Each person grieves differently, and it’s important to understand that the process is natural and that healing takes place over time. For some, it could take a few weeks, while others grieve for months or years. No one can tell you how to grieve, as there is no right or wrong way. Loved ones should comfort each other and express their feelings as much as possible during this period. Emotional pain is easier to cope with when there is a support system of family and friends to reach out to.

There are other circumstances besides death that may also bring on feelings of grief, like divorce and losing a job. Oftentimes, the feeling of loss in these situations can be just as, if not more intense than losing someone to death.

There are times when grief can lead to clinical depression. Family and friends should keep a close eye on each other to look for signs that the grief may be heading in another direction. Some of these signs include feelings of hopelessness, the inability to function properly at school, home or work, or thoughts of suicide. Also, people who are clinically depressed often withdraw from their family and friends. If this type of behavior is observed, immediate action should be taken to avoid yet another loss.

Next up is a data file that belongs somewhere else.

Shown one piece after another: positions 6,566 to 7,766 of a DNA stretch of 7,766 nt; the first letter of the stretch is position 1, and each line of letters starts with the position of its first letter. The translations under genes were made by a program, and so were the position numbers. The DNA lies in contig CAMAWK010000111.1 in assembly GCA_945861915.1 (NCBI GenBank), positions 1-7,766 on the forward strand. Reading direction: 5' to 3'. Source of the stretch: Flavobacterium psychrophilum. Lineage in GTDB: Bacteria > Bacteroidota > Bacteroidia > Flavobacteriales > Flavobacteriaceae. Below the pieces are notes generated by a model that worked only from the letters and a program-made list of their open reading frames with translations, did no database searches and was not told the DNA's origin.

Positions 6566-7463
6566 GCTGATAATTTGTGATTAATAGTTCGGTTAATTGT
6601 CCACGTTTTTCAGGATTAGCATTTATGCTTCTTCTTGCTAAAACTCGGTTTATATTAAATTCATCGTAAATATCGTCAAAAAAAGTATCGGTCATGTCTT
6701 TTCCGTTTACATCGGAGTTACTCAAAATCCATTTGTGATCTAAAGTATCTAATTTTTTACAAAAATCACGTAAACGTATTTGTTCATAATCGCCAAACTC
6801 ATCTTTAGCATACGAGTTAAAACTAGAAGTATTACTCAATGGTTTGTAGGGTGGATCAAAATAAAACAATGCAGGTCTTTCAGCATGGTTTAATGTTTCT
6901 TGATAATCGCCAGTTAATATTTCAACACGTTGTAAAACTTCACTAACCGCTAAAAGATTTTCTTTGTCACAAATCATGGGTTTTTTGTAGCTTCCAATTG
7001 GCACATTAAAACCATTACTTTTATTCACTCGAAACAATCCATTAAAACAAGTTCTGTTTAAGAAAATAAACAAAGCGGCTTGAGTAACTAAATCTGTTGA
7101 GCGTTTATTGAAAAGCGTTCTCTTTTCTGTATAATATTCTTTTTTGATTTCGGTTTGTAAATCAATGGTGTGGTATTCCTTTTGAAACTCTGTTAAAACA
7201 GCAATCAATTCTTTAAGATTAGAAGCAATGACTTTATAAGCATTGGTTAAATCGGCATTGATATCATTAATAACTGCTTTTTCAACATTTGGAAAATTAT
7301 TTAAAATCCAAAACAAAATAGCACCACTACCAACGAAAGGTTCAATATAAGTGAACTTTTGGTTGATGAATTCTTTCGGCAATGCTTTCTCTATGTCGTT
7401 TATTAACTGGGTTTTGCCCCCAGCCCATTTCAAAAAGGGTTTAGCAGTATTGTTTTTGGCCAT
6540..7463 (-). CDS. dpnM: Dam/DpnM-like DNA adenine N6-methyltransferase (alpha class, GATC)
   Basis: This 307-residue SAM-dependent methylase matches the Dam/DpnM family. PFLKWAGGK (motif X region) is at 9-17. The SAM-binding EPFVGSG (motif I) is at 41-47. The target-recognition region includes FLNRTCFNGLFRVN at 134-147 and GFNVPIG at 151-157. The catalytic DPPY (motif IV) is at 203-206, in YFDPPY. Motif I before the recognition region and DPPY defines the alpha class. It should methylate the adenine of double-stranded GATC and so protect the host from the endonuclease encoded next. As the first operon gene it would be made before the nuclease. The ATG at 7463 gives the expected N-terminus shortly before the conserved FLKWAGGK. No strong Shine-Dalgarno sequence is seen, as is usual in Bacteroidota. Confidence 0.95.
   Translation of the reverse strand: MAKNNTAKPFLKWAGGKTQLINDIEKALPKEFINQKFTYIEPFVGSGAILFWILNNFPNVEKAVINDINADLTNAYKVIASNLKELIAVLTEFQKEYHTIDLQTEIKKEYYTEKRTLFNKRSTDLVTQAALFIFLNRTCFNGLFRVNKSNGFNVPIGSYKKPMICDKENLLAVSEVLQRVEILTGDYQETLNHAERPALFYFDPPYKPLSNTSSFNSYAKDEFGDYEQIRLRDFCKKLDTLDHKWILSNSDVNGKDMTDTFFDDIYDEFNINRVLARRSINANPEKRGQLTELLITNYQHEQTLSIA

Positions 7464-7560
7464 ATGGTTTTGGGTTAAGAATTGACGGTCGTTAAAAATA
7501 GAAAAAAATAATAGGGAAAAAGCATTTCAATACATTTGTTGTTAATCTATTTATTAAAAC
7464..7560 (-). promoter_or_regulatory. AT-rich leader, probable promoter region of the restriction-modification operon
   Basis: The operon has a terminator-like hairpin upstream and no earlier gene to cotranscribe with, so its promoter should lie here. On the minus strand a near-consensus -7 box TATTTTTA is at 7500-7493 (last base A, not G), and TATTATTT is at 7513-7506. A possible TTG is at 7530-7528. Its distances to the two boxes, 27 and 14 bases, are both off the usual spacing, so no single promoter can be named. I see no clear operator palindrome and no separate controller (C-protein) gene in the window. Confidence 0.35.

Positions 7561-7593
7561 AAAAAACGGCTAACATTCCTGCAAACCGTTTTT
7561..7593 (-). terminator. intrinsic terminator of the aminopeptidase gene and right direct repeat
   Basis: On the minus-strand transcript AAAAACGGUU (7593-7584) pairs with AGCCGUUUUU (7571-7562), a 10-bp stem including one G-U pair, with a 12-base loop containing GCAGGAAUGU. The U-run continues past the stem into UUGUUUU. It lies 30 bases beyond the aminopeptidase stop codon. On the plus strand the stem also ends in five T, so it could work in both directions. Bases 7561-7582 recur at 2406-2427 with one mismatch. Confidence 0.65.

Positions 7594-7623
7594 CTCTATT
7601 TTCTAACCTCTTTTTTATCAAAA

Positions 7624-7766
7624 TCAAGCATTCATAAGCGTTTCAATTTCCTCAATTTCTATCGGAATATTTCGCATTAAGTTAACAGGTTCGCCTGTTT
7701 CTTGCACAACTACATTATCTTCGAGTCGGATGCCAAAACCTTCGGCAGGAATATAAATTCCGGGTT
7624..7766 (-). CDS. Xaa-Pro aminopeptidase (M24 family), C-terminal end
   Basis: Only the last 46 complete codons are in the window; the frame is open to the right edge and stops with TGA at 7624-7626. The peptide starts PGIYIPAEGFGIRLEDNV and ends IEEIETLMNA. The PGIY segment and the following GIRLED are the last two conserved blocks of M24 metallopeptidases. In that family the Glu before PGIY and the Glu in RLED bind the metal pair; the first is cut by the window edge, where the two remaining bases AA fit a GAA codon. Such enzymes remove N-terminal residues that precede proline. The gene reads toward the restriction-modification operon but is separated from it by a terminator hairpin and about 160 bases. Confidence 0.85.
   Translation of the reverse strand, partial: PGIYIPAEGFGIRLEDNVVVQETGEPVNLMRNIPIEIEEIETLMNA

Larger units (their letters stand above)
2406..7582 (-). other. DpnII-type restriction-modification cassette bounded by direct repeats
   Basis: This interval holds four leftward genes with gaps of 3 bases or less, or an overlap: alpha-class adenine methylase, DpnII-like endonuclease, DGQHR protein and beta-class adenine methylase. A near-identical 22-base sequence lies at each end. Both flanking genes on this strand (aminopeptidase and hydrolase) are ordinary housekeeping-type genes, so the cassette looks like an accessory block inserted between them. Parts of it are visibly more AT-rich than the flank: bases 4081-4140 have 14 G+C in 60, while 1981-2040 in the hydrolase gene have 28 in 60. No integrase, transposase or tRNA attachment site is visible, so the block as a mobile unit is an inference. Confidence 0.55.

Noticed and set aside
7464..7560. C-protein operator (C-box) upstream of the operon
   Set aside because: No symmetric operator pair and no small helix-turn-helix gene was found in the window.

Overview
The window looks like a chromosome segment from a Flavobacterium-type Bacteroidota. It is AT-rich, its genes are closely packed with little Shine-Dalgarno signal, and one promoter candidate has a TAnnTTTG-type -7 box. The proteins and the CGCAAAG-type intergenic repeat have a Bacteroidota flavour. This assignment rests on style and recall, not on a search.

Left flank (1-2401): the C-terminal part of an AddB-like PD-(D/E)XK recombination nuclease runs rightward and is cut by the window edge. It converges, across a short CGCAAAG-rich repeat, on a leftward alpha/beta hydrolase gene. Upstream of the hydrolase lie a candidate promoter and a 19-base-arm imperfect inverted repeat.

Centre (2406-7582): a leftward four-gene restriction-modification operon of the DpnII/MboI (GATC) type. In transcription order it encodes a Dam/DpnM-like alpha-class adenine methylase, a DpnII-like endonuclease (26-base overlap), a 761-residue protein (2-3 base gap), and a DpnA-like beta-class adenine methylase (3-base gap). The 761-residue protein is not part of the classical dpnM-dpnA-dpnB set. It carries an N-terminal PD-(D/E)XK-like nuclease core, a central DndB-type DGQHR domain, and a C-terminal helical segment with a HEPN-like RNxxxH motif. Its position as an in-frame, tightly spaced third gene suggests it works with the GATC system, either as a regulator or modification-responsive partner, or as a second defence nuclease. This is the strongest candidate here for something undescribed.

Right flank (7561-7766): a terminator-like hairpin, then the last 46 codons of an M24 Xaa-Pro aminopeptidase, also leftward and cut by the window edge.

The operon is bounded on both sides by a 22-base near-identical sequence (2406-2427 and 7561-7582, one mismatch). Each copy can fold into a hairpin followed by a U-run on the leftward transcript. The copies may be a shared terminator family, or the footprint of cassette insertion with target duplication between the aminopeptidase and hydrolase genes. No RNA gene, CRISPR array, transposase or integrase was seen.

At some point in life, everyone will experience grief. It is essential to express your feelings during that period and surround yourself with people that will lend their support. Doing this greatly decreases the chance of grief leading to depression.

Renee Wood founded The Comfort Company in 2000. She is a social worker that has helped families deal with the loss or pending loss of a child, as well as aiding patients in the end-stage of renal failure. The gifts provided by The Comfort Company offer sympathy messages as well as hope for healing hearts.

Grief Therapy and Counseling explained

Grief therapy or counseling is an important help for people suffering from intense grief and depression due to the death of a loved one. Coping with the loss of a loved one can be an extremely traumatic process resulting in mental disruption and related problems. It is a long and arduous process that often calls for grief counseling and therapy sessions for the mental and emotional support required to cope with the changes that the sudden death has brought to a griever’s lives. Those mourning from grief can easily find help in the form of grief therapy or counseling sessions from various resources. However, it is suggested to know about the problem well before looking for additional support.

Types of Grief

It is a universal Human experience that everyone around the world goes through, yet it remains a mystery and difficult-to-explain topic. In simple words, it can be defined as the mental, emotional, spiritual and physical process that people undergo after a loss. It has been broadly divided into two categories namely normal and abnormal grief. Normal grief can be explained as the experience that usually happens due to the expected death of a loved one. On the other hand, abnormal grief results out of a sudden or violent loss. It is a complicated situation that can also result in clinical depression and related symptoms.

Therapy and Counseling